“Our deepest fear is not that we are inadequate. Our deepest fear is that we are powerful beyond measure. It is our light, not our darkness that most frightens us. We ask ourselves, ‘Who am I to be brilliant, gorgeous, talented, fabulous?’ Actually, who are you not to be? You are a child of God. Your playing small does not serve the world. There is nothing enlightened about shrinking so that other people won’t feel insecure around you. We are all meant to shine, as children do. We were born to make manifest the glory of God that is within us. It’s not just in some of us; it’s in everyone. And as we let our own light shine, we unconsciously give other people permission to do the same. As we are liberated from our own fear, our presence automatically liberates others.” – Maryanne Williamson
A friend messaged me this morning saying that she was experiencing a “vulnerability hangover” about something that she had shared in a group. I mirrored back to her similar feelings about something that I had also shared and, while we talked, it became evident that what made us feel the most vulnerable was that we had shared our successes. We had shared a strength in something that we were overcoming, and by doing so, we felt exposed.
My story growing up was that I was dumb. I don’t think that anyone told me that story but my sisters were exceptionally smart and I was seen as the “people” person. All of my adult life I’ve felt inadequate around “educated” people. I would shrink in academic conversation – every once in awhile sticking in something that hopefully sounded a bit smart??? – while thinking that I was a complete idiot and they must be thinking the same thing. Going to school for counselling was terrifying for me and with each class I was sure that my instructor would see how dumb I really was. But it never happened. Academically I excelled and with this “success” I began to see myself in a new story. I am smart. I’m not stupid and I do have valuable things to add to conversations. With this realization also came fear. Staying small, quiet (yah I know everyone is laughing at me using that word) and hidden meant that I couldn’t disappoint others. Being exposed is a double edged sword.
As the conversation with my friend unfolded I was struck by the reality of what we were saying. Our stories, our inadequacies, our traumas, our broken parts are our ARMOUR. Some we have chosen for ourselves, some were told to us by others, and some have been brutally forced upon us. We may desperately want to let them go, but we may also be desperately afraid of letting them go. Without our armour we have no excuse to not shine.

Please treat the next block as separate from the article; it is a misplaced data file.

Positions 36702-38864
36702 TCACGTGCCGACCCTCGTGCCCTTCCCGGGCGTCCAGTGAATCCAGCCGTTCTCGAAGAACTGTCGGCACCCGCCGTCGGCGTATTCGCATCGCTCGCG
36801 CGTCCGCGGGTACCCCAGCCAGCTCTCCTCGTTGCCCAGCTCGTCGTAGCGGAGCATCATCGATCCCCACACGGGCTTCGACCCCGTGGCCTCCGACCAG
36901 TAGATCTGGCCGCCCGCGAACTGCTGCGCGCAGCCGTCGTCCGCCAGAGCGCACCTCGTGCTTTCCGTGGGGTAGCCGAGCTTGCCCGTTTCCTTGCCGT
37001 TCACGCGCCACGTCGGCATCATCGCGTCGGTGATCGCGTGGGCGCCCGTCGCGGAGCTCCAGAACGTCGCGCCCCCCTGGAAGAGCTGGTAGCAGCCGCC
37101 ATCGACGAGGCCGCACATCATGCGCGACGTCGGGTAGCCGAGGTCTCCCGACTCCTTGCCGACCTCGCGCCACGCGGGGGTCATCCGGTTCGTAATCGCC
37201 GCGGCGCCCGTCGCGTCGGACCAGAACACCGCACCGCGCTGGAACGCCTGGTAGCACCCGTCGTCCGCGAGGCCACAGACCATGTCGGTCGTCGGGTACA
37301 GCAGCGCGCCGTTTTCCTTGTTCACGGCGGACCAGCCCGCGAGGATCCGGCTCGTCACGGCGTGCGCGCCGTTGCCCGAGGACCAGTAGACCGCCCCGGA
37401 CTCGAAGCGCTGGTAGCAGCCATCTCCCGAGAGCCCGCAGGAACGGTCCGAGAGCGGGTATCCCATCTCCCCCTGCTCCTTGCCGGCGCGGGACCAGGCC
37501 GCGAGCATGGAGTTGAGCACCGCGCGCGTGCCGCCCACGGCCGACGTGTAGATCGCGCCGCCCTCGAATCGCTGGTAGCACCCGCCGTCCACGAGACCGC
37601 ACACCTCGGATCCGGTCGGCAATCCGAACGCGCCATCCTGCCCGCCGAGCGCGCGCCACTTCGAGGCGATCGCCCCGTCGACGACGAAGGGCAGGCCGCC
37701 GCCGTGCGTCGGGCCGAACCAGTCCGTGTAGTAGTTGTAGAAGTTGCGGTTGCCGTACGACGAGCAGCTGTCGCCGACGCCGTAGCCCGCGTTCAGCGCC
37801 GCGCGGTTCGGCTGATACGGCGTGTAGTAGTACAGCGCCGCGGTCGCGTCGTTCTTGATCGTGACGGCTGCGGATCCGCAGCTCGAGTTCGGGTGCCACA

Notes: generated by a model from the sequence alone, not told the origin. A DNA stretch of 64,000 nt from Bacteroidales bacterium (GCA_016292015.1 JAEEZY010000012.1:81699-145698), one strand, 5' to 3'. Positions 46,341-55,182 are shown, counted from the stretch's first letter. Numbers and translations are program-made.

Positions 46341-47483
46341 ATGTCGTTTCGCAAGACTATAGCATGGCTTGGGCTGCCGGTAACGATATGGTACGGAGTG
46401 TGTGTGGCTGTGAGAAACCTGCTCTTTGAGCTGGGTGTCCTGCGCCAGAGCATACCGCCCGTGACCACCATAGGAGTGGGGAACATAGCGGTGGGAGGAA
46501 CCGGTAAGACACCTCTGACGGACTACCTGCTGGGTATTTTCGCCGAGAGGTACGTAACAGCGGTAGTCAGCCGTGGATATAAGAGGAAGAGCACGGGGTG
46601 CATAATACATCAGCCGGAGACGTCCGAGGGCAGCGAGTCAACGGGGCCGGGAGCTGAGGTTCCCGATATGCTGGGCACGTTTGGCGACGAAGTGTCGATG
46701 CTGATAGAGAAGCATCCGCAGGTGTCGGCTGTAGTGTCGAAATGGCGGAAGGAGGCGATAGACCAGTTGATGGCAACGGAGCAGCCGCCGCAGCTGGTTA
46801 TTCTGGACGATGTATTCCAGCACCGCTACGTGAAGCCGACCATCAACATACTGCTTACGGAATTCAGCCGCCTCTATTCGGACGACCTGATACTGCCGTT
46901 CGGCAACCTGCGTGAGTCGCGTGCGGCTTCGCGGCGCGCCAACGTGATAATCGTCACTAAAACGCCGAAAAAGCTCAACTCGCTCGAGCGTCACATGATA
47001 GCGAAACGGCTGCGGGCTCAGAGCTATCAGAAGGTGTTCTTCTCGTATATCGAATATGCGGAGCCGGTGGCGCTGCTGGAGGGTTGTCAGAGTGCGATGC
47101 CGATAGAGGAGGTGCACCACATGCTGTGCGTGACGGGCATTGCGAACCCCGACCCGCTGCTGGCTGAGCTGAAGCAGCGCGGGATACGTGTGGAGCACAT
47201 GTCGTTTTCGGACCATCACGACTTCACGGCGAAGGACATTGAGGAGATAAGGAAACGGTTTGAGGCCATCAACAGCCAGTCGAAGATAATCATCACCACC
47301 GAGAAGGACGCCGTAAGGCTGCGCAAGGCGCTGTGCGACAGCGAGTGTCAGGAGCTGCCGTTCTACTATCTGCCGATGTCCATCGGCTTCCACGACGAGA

As children we learned to protect ourselves from the uncomfortable feelings of rejection, dismissal, anger shame etc. We made ourselves small so that we couldn’t be noticed, we made ourselves helpful so that we couldn’t be punished. We hid, we faked, we went deep inside ourselves – essentially doing whatever it took to feel safe. This protective mechanism kept us alive when faced with real or perceived dangers, and safe when we didn’t always feel that the big people in our lives could protect us. But as we grew, these mechanisms held us back. They limit our chance at being hurt but they also limit our chance at greatness. In that way they no longer serve us.
I hear women so often saying that they are scared to sit in the Bodysex circle because they are afraid to face their own reality. Afraid that once they take off their armour – their clothing and their stories – they won’t be able to be small anymore. It is a valid fear and one that comes at a real cost. Not everyone will be okay with your greatness and many will feel insecure around you. But this is only because they’re afraid of their own greatness and of being reminded that they are holding back from it as well. Realizing and actualizing our greatness doesn’t mean that we no longer have the less great parts. I’m perfect testament to that. I fuck up daily and maybe sometimes I fuck up to have a reason to hide – reason to not do this work, and to run. Or maybe I fuck up just cause I’m human. Who knows.
But what I do know is that sitting naked in the Bodysex circle is a profound act of bravery and in doing so you will be changed forever. In that circle you aren’t the victim, you are just you. By simply being ourselves – “liberated from our own fear, our presence automatically liberates others.” See you in the circle.